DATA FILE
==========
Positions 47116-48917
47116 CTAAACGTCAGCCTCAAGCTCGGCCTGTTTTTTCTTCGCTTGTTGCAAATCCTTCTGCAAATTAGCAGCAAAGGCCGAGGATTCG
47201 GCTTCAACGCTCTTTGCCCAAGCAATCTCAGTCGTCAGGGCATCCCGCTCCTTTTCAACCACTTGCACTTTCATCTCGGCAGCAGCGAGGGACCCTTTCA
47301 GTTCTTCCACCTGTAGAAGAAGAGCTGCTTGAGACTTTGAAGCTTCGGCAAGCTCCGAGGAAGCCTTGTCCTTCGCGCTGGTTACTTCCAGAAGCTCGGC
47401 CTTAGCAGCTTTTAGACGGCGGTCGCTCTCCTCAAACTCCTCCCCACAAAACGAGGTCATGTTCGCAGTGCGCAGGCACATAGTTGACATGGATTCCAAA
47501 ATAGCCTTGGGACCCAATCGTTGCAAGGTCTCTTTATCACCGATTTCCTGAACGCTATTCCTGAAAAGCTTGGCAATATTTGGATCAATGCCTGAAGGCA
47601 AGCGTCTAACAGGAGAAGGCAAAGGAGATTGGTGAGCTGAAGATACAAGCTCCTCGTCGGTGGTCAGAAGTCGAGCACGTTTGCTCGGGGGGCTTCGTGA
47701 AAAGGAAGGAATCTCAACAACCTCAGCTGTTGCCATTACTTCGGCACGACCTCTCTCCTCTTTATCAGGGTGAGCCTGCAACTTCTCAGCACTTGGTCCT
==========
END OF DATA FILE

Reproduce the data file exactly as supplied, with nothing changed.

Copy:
Positions 47116-48917
47116 CTAAACGTCAGCCTCAAGCTCGGCCTGTTTTTTCTTCGCTTGTTGCAAATCCTTCTGCAAATTAGCAGCAAAGGCCGAGGATTCG
47201 GCTTCAACGCTCTTTGCCCAAGCAATCTCAGTCGTCAGGGCATCCCGCTCCTTTTCAACCACTTGCACTTTCATCTCGGCAGCAGCGAGGGACCCTTTCA
47301 GTTCTTCCACCTGTAGAAGAAGAGCTGCTTGAGACTTTGAAGCTTCGGCAAGCTCCGAGGAAGCCTTGTCCTTCGCGCTGGTTACTTCCAGAAGCTCGGC
47401 CTTAGCAGCTTTTAGACGGCGGTCGCTCTCCTCAAACTCCTCCCCACAAAACGAGGTCATGTTCGCAGTGCGCAGGCACATAGTTGACATGGATTCCAAA
47501 ATAGCCTTGGGACCCAATCGTTGCAAGGTCTCTTTATCACCGATTTCCTGAACGCTATTCCTGAAAAGCTTGGCAATATTTGGATCAATGCCTGAAGGCA
47601 AGCGTCTAACAGGAGAAGGCAAAGGAGATTGGTGAGCTGAAGATACAAGCTCCTCGTCGGTGGTCAGAAGTCGAGCACGTTTGCTCGGGGGGCTTCGTGA
47701 AAAGGAAGGAATCTCAACAACCTCAGCTGTTGCCATTACTTCGGCACGACCTCTCTCCTCTTTATCAGGGTGAGCCTGCAACTTCTCAGCACTTGGTCCT